When my dad first got diagnosed with cancer I was 23-ish. Dad and I have a difficult, complicated relationship. I can say we love each other, but we definitely don’t like each other. Still, there was no hesitation, and Mom didn’t have to ask. I told my various employers I was taking a leave, and canceled all my show plans for the rest of my season so I could stay in Chicago and do whatever I could. My bosses completely understood. I expected that. They were groovy dudes on the whole. My friends in my immediate circle knew what was up of course, because they were nearby. But this was before everyone had cell phones. Before Livejournal and Facebook. Internet was a thing, but it was a thing campgrounds didn’t have. Most of us still used calling cards and pay phones, and getting information spread around was a matter of weeks, not hours. Unless you’re a rennie.
There’s a saying. “Telephone, telegraph, tell a rennie”. Within days all of Bristol faire knew what was up. What shocked the crap outta me was how much they cared. I got a rose from a guy I could not stand, who was none too fond of me either, with a message of support. I was baffled, and asked him wtf. He told me, without the patented swagger and sarcasm that made him insufferable, that his mother had died recently of cancer. That he understood where I was at, and was there for me if I needed to talk to someone who got it. That blew me away completely. It was only one of many flowers, letters and messages of love and support that came from all corners of my home show.
Two months later I was at the faire in North Carolina, visiting friends and just getting some space from all the drama at home before digging in for a winter of slinging coffee at a bookstore and worrying. I ran into the owner of the faire there, who was not a big fan of yours truly. We had clashed on several occasions over petty shit, because I have a stubborn streak wider than the Amazon and rabid dislike for mansplaining. My policy was to avoid him at all costs (a policy I have instituted for all members of management staff in general, no matter what it is they’re managing, because I am sassy as hell and that tends to go over badly). I nodded, briefly, hoping to just scamper away unnoticed, when he stopped me. He said he was so sorry to hear about my dad, and if there was anything he could do to help, to please let him know. He said, and I remember this vividly, because his face was so sincere and he looked me right in the eyes when he said it (not something this man tended to do when speaking to me), he said, “We’re family here. Always remember that.” I couldn’t really do anything but mumble a “thank you”, because I was so totally about to cry.
Years later, I’m hunkered down in a strangers house in Shreveport, and a century storm has just taken out the city I was living in. At the time, CNN was telling us that something like 85% of the city of New Orleans was under water. Much later we would come to understand that they weren’t making a distinction between two inches of standing water in the street, and neighborhoods flooded to the rooftops (which, thanks by the way, assholes).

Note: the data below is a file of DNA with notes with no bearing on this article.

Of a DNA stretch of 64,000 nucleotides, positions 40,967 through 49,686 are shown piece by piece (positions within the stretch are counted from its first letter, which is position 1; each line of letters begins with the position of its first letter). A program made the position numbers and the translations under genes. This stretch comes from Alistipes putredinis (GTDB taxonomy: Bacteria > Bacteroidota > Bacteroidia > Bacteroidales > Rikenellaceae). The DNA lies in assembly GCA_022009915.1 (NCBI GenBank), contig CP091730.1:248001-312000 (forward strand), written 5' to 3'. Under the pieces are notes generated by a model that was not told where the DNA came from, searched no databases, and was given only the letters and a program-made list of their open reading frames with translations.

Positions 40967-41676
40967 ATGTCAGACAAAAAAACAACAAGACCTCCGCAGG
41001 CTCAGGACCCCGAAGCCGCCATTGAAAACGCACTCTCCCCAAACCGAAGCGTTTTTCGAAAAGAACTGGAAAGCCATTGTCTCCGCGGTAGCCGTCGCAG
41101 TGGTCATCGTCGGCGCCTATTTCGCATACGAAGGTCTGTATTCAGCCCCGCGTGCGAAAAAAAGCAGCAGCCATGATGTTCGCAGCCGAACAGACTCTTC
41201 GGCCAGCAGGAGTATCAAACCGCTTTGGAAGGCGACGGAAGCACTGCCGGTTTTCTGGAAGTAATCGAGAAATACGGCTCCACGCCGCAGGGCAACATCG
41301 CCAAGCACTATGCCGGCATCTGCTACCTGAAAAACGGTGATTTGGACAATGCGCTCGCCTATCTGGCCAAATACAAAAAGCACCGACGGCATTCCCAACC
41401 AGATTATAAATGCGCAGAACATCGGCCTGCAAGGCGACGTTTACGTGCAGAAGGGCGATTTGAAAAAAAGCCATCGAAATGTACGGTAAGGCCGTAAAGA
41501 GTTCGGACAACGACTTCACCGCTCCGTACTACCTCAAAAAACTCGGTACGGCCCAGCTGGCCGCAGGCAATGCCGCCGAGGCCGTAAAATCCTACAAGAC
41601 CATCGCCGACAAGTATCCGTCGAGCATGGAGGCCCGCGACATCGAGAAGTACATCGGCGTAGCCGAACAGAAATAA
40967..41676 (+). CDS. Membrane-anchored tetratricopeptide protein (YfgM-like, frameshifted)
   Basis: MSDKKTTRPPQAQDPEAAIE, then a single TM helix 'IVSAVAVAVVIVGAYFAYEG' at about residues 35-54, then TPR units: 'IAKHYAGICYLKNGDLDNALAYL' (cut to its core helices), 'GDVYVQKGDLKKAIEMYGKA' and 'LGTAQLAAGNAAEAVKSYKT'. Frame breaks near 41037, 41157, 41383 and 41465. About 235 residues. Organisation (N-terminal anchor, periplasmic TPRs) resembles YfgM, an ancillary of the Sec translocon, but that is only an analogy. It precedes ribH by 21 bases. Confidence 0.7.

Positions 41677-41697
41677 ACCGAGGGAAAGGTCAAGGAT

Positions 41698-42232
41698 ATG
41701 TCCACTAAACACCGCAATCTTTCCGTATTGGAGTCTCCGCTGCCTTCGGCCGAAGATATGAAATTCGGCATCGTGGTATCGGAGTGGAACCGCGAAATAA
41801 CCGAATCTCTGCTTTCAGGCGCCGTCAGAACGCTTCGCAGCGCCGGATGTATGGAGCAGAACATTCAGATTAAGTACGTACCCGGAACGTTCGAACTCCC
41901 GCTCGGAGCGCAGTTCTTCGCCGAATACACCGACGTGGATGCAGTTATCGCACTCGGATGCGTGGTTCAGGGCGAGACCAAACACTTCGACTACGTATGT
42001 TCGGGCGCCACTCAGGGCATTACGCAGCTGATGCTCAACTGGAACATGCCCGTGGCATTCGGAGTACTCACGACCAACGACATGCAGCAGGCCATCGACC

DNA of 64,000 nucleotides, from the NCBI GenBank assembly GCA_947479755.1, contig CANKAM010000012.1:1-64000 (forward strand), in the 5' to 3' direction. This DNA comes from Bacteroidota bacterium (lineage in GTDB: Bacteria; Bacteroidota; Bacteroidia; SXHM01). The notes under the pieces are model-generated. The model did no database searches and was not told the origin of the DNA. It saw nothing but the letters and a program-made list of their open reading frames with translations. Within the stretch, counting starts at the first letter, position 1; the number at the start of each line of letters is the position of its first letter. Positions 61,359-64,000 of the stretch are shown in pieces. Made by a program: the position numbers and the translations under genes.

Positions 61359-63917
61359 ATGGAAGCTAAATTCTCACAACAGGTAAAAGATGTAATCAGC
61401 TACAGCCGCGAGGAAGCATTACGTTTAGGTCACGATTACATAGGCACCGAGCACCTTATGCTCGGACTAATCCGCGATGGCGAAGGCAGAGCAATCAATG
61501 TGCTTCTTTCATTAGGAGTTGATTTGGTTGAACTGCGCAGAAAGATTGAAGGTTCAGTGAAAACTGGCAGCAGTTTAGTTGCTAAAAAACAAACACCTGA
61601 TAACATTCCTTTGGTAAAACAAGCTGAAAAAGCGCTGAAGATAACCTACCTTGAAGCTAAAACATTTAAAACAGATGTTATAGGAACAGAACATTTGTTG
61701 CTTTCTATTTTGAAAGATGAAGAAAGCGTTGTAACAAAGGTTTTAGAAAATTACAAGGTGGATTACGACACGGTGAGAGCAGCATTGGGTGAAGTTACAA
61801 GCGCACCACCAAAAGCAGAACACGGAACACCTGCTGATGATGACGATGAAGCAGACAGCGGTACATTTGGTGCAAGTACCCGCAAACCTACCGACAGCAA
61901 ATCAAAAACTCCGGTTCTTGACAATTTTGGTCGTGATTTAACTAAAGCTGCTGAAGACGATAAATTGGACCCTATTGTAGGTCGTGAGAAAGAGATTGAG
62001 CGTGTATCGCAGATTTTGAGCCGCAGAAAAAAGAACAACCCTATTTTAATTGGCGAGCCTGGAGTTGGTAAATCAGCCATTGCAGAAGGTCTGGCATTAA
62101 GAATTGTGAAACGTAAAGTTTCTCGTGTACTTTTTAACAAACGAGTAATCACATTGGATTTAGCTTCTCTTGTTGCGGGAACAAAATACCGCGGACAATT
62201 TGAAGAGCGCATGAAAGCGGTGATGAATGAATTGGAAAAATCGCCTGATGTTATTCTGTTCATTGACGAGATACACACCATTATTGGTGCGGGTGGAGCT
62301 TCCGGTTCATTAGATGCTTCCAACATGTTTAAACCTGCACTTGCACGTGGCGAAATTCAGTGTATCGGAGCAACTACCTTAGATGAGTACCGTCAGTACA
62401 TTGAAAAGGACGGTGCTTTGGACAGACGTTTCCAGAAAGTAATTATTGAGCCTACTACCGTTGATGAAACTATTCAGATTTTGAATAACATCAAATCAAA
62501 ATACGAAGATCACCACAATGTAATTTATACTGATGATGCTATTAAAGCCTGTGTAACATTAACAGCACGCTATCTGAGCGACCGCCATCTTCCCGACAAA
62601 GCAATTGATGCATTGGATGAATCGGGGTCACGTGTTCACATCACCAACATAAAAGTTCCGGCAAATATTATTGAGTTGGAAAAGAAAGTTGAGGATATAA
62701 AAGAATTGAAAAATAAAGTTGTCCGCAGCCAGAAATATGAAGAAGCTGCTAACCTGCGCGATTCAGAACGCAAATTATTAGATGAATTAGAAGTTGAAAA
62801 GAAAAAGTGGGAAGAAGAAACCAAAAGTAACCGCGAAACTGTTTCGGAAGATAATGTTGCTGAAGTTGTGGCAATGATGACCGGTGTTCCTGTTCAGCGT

We thought we had lost everything. I had evacuated with 4 days worth of clothing, dog food, and a coffee pot. Because we thought we’d be right back.
Within days I was fielding tons of phone calls. My nearest and dearest peeps, of course, but also people who I barely knew had gotten a hold of my number and were calling to make sure we were ok. People I had outright animosity towards, who were only too happy on an average day to tell everybody what a bitch I was, were calling to make sure I had gotten out. Boxes full of things started arriving. Underwear, socks, yarn and needles (so I could knit and keep my hands busy), coffee, booze, dog treats, gift cards to Wal-Mart, little wads of cash rolled up in t-shirts and folded between packets of incense and other little comfort items rennies tend to use to make our mobile life more homey, books. Care packages from every show where anyone who vaguely knew me might be at. My tribe, even the members who hated my salty guts, pulled together for me right then.
I am actually tearing up as I write this. Because it never fails to humble and awe me (and I’m actually emo AF, though I try not to do it in front of people). I’m nothing special. I’m not a rock star or a pillar of the rennie community. I was just another traveler. Just a booth monkey with a few friends, a few enemies, a trailer and a dog. I was pretty antisocial, to be honest. I worked six days a week, so who had the time, but really that just gave me a convenient excuse. I’m not a big joiner. I’m awkward and uncomfortable in social situations. But somehow this group of people, some of whom had what I thought was the barest, most incidental of connections to me, stepped up in a big way when shit hit the fan.
That is what community is all about.
That’s why I threw $50 in the hat to get Pendragon’s booth rebuilt. Not because I’m friends with the owner or involved in her life. But because Jeffery Segal said it simply and accurately. We’re all family here. And you help your family.